This is another simple thesis with a near term catalyst, LGL announced a rights offering beginning on 9/5/17 to raise a little more than $11MM to pursue acquisitions, likely to monetize their NOLs without creating an "ownership change", the offering was expected to close on 10/10/17. The rights offering was a little unconventional because it was announced at a small premium ($5.50 exercise price) to the share price at the time of the announcement and it was going to be tradeable, at a premium, what value would the rights have if you could just buy the shares directly for cheaper? I looked at it then, as I try to look at all rights offerings, and passed. But on 10/5, they issued a press release announcing the rights offering would be pushed back until 10/25 because they received a non-binding cash offer for their two operating businesses making the situation a lot more interesting. Then on 10/23 they pushed the rights offering expiration back again to 11/13, likely to give both sides more time to agree on a deal?
The shares today trade for $5.66, we know that Gabelli was a buyer at the rights offering price of $5.50 as he's essentially backstopping the rights offering and along with the current CEO will have effective control of the company after the rights offering settles. With the potential cash offer on the table, I think it significantly de-risks the situation:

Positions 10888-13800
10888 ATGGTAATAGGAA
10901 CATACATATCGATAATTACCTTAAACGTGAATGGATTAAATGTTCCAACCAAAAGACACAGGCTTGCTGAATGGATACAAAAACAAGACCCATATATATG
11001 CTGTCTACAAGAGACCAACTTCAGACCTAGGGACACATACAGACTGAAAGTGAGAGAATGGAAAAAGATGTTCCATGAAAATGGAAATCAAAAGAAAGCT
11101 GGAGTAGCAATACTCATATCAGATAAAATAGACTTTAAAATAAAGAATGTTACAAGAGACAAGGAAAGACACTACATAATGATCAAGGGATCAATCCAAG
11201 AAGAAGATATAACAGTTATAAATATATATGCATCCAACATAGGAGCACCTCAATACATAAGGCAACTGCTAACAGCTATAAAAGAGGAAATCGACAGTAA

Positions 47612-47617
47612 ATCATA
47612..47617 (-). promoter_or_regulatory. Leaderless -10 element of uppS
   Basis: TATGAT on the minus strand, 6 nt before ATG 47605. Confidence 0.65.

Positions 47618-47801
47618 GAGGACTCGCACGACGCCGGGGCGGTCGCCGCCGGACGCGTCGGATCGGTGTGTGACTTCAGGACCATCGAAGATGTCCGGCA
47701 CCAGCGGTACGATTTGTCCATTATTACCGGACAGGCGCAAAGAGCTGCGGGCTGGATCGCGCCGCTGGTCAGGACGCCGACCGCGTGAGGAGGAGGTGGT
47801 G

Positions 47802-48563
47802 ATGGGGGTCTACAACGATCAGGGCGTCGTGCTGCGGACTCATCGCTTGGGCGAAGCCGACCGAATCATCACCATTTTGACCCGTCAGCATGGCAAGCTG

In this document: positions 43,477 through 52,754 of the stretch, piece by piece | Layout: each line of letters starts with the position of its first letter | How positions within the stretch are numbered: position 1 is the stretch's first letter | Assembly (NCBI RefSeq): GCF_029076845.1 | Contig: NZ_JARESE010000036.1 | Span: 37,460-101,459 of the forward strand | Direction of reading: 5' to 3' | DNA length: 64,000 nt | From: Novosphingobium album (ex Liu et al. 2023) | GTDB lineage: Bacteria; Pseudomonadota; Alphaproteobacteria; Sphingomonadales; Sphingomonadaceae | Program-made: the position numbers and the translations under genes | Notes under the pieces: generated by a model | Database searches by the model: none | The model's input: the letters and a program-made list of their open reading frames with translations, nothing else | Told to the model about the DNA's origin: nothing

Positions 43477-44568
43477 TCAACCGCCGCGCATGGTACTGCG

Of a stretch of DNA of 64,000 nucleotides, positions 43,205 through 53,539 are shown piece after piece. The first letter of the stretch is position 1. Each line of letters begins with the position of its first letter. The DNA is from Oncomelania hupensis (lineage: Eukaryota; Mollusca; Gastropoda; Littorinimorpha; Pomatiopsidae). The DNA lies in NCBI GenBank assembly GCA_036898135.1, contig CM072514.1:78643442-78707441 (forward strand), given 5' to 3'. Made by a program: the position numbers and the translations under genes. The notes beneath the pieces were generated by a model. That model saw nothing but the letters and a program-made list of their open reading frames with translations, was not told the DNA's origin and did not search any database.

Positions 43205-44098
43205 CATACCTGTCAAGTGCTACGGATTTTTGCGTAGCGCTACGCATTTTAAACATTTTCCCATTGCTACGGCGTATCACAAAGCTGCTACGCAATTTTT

- On the upside, we could either get straight taken out at a premium or receive a significant cash infusion to the holding company.
- On the downside, the two sides can't come to a deal, you still have an improving operating business, the rights offering closes and the company receives a cash infusion for additional acquisitions knowing that a proven capital allocator is effectively in control of the company.
- The investment group submitted their bid after the rights offering was announced so they must believe their offer is the superior path and has some urgency to it;
- Gabelli likely can't buy significant amounts of shares on the public market, either for liquidity reasons, or because he has non-public material information, but he can have the company conduct a rights offering and acquire shares that way, oversubscribe, and gain control of the company;
- The company is run by a 40+ year industry veteran in Michael Ferrantino, however he came to LGL in 2014 to spark a turnaround, he's 74 years old, the business trajectory is turning for the better, is now the time to cash out and retire?
Disclosure: I own shares of LGL